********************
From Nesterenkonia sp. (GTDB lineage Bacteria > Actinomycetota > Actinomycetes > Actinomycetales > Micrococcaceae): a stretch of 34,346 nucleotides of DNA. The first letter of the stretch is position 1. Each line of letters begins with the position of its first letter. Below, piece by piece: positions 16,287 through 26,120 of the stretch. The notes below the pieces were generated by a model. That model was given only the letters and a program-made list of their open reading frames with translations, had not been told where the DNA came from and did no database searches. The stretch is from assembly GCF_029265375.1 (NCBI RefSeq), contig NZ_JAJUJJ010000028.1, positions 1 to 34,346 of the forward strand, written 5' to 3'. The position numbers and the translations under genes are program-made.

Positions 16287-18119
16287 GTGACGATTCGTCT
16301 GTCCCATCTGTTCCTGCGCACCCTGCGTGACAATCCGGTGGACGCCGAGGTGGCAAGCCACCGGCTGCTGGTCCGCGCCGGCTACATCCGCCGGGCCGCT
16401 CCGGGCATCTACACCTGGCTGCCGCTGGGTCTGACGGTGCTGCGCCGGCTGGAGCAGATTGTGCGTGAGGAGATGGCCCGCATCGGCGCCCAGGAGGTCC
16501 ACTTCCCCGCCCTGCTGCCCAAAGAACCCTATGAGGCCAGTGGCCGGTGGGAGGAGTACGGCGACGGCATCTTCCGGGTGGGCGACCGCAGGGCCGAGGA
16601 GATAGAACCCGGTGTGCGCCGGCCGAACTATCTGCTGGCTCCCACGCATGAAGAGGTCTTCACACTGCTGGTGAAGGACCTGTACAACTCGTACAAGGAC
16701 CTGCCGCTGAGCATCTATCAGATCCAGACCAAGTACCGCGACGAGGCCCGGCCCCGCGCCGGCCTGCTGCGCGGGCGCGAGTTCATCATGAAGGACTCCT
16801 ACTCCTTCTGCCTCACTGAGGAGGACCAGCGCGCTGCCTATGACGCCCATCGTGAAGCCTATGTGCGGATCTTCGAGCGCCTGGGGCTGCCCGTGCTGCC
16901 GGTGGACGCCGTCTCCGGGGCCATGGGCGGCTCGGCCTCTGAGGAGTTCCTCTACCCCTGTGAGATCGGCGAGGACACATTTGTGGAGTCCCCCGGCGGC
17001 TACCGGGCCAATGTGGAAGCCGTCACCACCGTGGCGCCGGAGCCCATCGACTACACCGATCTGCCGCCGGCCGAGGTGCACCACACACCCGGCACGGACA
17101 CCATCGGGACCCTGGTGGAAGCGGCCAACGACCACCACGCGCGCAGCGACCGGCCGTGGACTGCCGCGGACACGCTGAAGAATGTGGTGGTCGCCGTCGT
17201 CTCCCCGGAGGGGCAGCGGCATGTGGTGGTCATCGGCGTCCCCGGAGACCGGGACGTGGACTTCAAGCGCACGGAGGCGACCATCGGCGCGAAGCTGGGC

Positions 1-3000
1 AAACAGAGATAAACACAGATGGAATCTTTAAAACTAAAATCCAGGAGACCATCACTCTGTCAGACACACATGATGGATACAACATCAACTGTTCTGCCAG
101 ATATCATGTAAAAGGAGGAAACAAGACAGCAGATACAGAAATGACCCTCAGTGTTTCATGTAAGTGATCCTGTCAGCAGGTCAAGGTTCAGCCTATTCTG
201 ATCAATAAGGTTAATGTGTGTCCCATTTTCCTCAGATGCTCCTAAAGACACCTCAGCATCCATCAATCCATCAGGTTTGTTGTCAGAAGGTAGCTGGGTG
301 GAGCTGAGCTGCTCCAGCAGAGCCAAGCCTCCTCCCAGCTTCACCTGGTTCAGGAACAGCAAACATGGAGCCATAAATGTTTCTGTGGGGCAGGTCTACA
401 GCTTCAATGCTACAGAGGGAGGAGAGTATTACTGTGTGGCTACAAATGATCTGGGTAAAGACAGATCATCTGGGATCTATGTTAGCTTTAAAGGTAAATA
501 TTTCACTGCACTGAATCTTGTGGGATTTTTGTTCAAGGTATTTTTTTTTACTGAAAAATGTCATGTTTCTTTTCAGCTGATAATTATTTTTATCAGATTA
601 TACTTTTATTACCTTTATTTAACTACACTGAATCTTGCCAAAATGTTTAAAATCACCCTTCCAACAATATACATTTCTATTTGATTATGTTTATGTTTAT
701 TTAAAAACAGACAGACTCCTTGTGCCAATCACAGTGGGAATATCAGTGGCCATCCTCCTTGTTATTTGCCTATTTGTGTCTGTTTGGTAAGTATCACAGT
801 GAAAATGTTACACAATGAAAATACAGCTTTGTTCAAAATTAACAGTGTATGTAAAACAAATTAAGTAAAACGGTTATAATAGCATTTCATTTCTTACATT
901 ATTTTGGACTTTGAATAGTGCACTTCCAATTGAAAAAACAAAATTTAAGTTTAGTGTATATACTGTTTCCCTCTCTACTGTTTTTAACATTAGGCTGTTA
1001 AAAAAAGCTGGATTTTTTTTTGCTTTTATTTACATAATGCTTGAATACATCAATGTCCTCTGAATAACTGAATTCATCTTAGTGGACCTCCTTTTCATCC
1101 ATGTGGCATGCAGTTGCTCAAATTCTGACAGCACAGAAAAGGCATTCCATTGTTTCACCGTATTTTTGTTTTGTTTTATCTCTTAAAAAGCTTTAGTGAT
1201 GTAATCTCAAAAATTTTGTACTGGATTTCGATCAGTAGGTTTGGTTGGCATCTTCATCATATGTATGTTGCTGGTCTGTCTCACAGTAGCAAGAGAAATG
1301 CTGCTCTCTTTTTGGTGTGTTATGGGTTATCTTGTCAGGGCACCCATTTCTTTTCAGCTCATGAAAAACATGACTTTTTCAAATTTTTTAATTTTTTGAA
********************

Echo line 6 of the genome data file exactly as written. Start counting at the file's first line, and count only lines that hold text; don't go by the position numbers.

16501 ACTTCCCCGCCCTGCTGCCCAAAGAACCCTATGAGGCCAGTGGCCGGTGGGAGGAGTACGGCGACGGCATCTTCCGGGTGGGCGACCGCAGGGCCGAGGA